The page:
Mr. Speaker, Sir, on April 5th, 2017, the Cabinet announced the establishment of a National Marijuana Commission, to consult with the public and enquire into the wide-ranging issues surrounding Marijuana use in the Federation and to provide recommendations on the way forward.
I am pleased to report that the Commission, which began its work on October 5th, 2017, presented its report to the Office of the Prime Minister on January 10th, 2019, some 15 months later.
Cabinet on Monday, February 18th, 2019 deliberated on the report and engaged the Commissioners on said Report. The Commission comprises of:
Dr. Hazel Laws – Chief Medical Officer (Chair)
Mr. Andre Mitchell – Assistant Commissioner of Police (representing Law Enforcement)
Dr. Garfield Alexander – President of the St. Kitts and Nevis Medical & Dental Association
The Rev. Canon P. Allister Rawlins – The Anglican Parishes of St. Paul’s & St. John, St Kitts (Clergy from Nevis)
Samande ‘Ras Iya’ Reid – Representative of the Rastafari Community
Ms. Karimu Byron-Caines – Director, National Council on Drug Abuse Prevention
Mr. Charles Wilkin – Former President of the St. Kitts & Nevis Bar Association
Mrs. Michele De La Coudray-Blake – Director, Counselling Unit, Department of Community Development, Gender Affairs & Social Services
Ms. Kenisha Flemming – Representative of St. Kitts National Youth Parliament Association (SKNYA)
Mrs. Joan Browne – Assistant Secretary, Ministry of Finance, NIA
Dr. Julie Graves – Former Associate Professor of Epidemiology, Ethics & Behavioural Science (UMHS-St Kitts)
I thank each and every one of the Commissioners for their diligence and commitment to the process.
Unanimous Recommendations of the Commission Accepted by Cabinet
The Report sets out the work of the Commission, its methodologies and importantly the recommendations of its members. Those recommendations have been considered by the Cabinet and I am pleased today to advise that the Cabinet has accepted the unanimous recommendations of the Commission set out at paragraph A of Chapter 11 of the Report. Those unanimous recommendations are:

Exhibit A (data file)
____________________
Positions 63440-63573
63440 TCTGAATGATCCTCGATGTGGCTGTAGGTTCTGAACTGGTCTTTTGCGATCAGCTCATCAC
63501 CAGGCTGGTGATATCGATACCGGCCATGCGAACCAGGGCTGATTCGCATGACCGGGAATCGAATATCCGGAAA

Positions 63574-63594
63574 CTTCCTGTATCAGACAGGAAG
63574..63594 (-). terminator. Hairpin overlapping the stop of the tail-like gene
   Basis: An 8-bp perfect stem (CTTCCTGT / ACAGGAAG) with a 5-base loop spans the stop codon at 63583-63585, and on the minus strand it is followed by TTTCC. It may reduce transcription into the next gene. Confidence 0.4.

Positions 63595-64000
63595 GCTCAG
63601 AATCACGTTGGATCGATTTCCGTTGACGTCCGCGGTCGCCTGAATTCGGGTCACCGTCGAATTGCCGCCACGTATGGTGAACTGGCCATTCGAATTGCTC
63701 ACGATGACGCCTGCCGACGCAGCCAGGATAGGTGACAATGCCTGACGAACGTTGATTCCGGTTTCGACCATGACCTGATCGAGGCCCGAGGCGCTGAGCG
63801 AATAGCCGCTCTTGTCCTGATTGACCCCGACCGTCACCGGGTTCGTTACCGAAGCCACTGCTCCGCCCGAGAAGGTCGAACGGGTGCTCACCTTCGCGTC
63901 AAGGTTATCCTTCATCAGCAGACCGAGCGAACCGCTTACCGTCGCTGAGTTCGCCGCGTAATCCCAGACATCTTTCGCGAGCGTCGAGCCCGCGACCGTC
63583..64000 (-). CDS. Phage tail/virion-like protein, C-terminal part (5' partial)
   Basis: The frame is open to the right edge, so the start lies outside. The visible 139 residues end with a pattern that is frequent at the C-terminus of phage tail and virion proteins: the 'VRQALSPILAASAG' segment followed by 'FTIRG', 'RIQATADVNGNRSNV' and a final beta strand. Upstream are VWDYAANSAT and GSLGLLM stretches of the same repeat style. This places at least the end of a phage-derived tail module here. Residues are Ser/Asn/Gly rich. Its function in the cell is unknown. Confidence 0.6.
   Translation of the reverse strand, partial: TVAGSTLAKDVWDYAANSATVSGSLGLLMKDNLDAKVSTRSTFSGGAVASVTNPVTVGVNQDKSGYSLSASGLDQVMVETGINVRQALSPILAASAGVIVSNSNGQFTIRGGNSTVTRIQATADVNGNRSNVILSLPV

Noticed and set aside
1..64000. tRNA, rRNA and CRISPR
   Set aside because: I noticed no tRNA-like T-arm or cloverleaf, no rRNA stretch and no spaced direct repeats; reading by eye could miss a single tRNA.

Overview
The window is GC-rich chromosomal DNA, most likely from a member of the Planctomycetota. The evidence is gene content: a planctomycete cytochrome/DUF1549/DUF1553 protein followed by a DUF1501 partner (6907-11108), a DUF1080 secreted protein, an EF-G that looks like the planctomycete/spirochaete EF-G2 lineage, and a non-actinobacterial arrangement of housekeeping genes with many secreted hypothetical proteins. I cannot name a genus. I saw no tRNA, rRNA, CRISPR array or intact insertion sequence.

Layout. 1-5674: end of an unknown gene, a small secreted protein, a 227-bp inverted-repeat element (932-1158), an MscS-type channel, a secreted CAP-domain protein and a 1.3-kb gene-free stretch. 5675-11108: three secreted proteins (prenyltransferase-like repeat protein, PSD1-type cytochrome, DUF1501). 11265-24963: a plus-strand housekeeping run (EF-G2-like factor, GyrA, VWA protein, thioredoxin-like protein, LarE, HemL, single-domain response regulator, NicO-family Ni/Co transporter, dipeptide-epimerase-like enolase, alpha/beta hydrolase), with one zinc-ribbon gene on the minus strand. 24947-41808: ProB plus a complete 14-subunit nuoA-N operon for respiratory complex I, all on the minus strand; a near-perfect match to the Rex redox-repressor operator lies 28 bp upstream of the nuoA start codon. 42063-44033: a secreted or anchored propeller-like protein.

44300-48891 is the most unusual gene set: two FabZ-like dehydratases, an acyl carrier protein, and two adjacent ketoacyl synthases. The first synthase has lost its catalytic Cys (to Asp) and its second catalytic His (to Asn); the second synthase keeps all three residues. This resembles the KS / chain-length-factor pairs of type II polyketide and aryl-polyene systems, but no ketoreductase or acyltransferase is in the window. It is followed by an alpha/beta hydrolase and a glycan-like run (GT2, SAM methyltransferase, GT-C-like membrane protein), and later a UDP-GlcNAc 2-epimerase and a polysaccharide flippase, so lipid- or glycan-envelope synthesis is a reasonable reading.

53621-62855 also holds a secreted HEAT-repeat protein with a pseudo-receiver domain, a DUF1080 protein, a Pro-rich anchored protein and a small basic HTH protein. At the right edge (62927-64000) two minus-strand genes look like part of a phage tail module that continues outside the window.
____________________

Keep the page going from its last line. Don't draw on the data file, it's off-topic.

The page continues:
1. The blanket criminalization of cannabis as per the Drugs Act has been overtaken by passage of time and regional and international developments and should be amended.
2. The definitions in the Drugs Act relating to cannabis should be amended, having regard to scientific developments since the Act was passed in 1986.
3. The use of cannabis and its derivatives for medicinal and scientific purposes should be permitted under licence and a strict legislated regime.
4. The regime for the use of cannabis for medicinal purposes should include the following:
a. The establishment of a medicinal licensing authority to regulate importation, local cultivation and production.
b. A requirement that two tiers of practitioners must complete a requisite amount of Continuous Medical Education (CME) hours on cannabis (i) medical practitioners for prescribable marijuana products; and (ii) herbalists for non- prescribable marijuana products.
c. A requirement that prescribable marijuana products must meet international labeling standards.
d. The inclusion of other components should be allowed only under advice from experts in the industry.
5. Production and trade should be permitted under licence and a strict legislated regime of hemp and hemp products.
6. The penalty for possession of less than 15 grams of cannabis should be reduced to a ticketable offence without a criminal record.
7. The penalty for the growth of less than 5 plants per household should be reduced to a ticketable office without a criminal record.